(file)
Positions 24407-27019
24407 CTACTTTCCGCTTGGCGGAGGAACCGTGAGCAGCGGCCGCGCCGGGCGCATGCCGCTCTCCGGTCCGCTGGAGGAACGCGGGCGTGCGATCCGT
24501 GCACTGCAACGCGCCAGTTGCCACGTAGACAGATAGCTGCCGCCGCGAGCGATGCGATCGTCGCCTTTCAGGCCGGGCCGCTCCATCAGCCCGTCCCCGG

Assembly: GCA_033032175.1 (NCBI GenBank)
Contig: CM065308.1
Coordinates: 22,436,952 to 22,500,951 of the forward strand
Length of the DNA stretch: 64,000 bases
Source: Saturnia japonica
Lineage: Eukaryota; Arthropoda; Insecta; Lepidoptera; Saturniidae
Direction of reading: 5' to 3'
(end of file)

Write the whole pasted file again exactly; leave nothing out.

Positions 24407-27019
24407 CTACTTTCCGCTTGGCGGAGGAACCGTGAGCAGCGGCCGCGCCGGGCGCATGCCGCTCTCCGGTCCGCTGGAGGAACGCGGGCGTGCGATCCGT
24501 GCACTGCAACGCGCCAGTTGCCACGTAGACAGATAGCTGCCGCCGCGAGCGATGCGATCGTCGCCTTTCAGGCCGGGCCGCTCCATCAGCCCGTCCCCGG

Assembly: GCA_033032175.1 (NCBI GenBank)
Contig: CM065308.1
Coordinates: 22,436,952 to 22,500,951 of the forward strand
Length of the DNA stretch: 64,000 bases
Source: Saturnia japonica
Lineage: Eukaryota; Arthropoda; Insecta; Lepidoptera; Saturniidae
Direction of reading: 5' to 3'